15 Spanning-Tree-Based Termination Detection Algorithm There are N processes P i, 0 i N, which are modeled as the nodes i, 0 i N, of a fixed connected undirected graph. The edges of the graph represent the communication channels. The algorithm uses a fixed spanning tree of the graph with process P 0 at its root which is responsible for termination detection. Process P 0 communicates with other processes to determine their states through signals. All leaf nodes report to their parents, if they have terminated. A parent node will similarly report to its parent when it has completed processing and all of its immediate children have terminated, and so on. The root concludes that termination has occurred, if it has terminated and all of its immediate children have also terminated. A. Kshemkalyani and M. Singhal (Distributed Computing) Termination Detection CUP / 30

16 Spanning-Tree-Based Termination Detection Algorithm Two waves of signals generated one moving inward and other outward through the spanning tree. Initially, a contracting wave of signals, called tokens, moves inward from leaves to the root. If this token wave reaches the root without discovering that termination has occurred, the root initiates a second outward wave of repeat signals. As this repeat wave reaches leaves, the token wave gradually forms and starts moving inward again, this sequence of events is repeated until the termination is detected. A. Kshemkalyani and M. Singhal (Distributed Computing) Termination Detection CUP / 30

17 A spanning-tree-based termination detection algorithm Initially, each leaf process is given a token. Each leaf process, after it has terminated sends its token to its parent. When a parent process terminates and after it has received a token from each of its children, it sends a token to its parent. This way, each process indicates to its parent process that the subtree below it has become idle. In a similar manner, the tokens get propagated to the root. The root of the tree concludes that termination has occurred, after it has become idle and has received a token from each of its children. A. Kshemkalyani and M. Singhal (Distributed Computing) Termination Detection CUP / 30

18 Spanning-Tree-Based Termination Detection Algorithm A Problem with the algorithm This simple algorithm fails under some circumstances, when a process after it has sent a token to its parent, receives a message from some other process, which could cause the process to again become active (See Figure 1). Hence the simple algorithm fails since the process that indicated to its parent that it has become idle, is now active because of the message it received from an active process. Hence, the root node just because it received a token from a child, can t conclude that all processes in the child s subtree have terminated. A. Kshemkalyani and M. Singhal (Distributed Computing) Termination Detection CUP / 30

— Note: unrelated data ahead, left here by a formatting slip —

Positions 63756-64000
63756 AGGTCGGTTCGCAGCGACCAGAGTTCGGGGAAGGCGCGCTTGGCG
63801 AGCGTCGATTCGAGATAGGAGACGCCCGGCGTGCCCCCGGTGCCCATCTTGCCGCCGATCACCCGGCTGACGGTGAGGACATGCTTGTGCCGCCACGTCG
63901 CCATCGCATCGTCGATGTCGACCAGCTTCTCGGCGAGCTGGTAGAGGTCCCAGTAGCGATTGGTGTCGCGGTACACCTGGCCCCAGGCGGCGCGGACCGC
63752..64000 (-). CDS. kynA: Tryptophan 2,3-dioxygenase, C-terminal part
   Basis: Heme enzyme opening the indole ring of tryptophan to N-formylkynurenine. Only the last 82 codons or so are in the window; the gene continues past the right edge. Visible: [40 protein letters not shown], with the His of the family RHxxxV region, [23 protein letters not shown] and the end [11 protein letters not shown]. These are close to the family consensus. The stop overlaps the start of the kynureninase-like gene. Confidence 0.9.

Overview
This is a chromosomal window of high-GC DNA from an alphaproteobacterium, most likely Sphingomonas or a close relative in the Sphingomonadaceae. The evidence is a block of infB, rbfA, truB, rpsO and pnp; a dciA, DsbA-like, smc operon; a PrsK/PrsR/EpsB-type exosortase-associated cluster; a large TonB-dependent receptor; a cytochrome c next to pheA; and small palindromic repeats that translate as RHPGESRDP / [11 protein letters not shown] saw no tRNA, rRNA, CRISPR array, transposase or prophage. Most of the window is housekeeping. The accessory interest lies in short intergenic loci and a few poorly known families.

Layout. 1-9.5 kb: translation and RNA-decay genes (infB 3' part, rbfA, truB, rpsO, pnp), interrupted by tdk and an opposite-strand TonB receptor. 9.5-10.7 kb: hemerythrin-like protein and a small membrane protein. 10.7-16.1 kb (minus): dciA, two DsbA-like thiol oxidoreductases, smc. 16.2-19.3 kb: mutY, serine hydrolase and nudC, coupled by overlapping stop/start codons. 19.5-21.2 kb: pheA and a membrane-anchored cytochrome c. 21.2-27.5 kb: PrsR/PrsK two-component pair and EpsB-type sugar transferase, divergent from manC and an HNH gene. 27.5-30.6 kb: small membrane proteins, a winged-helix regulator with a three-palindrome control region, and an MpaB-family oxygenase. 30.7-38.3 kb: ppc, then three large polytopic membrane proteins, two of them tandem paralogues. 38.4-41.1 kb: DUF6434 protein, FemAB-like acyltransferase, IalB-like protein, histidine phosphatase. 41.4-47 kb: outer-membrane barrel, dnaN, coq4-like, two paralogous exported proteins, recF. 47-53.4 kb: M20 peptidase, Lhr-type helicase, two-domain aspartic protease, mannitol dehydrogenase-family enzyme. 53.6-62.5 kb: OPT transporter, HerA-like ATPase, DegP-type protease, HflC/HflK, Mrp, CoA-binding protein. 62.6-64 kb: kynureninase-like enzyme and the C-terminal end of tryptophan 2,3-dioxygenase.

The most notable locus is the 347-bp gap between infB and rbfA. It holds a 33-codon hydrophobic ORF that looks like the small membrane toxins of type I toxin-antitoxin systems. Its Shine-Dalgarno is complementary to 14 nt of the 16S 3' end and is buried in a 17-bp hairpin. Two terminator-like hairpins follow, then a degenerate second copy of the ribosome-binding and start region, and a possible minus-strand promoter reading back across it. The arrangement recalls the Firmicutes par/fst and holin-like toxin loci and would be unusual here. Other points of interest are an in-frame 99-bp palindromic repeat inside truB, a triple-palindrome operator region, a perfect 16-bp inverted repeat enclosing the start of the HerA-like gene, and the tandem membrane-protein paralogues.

19 A spanning-tree-based termination detection algorithm T1 0 m 1 2 denotes a token T5 T6 Figure 1: An Example of the Problem. A. Kshemkalyani and M. Singhal (Distributed Computing) Termination Detection CUP / 30

20 Spanning-Tree-Based Termination Detection Algorithm Main idea is to color the processes and tokens and change the color when messages such as in Figure 1 are involved. The algorithm works as follows: Initially, each leaf process is provided with a token. The set S is used for book-keeping to know which processes have the token Hence S will be the set of all leaves in the tree. Initially, all processes and tokens are colored white. When a leaf node terminates, it sends the token it holds to its parent process. A parent process will collect the token sent by each of its children. After it has received a token from all of its children and after it has terminated, the parent process sends a token to its parent. A process turns black when it sends a message to some other process. When a process terminates, if its color is black, it sends a black token to its parent. A black process turns back to white, after it has sent a black token to its parent. A. Kshemkalyani and M. Singhal (Distributed Computing) Termination Detection CUP / 30

21 Message-Optimal Termination Detection The network is represented by a graph G = (V, E), where V is the set of nodes, and E V V is the set of edges or communication links. The communication links are bidirectional and exhibit FIFO property. The algorithm assumes the existence of a leader and a spanning tree in the network. If a leader is not available, the minimum spanning tree algorithm of Gallager et al. can be used to elect a leader and find a spanning tree using O( E + V log V ) messages. Spanning-tree-based termination detection algorithm is inefficient in terms of message complexity because every message of the underlying computation can potentially cause the execution of one more round of the termination detection algorithm, resulting in significant message traffic. This is explained next. A. Kshemkalyani and M. Singhal (Distributed Computing) Termination Detection CUP / 30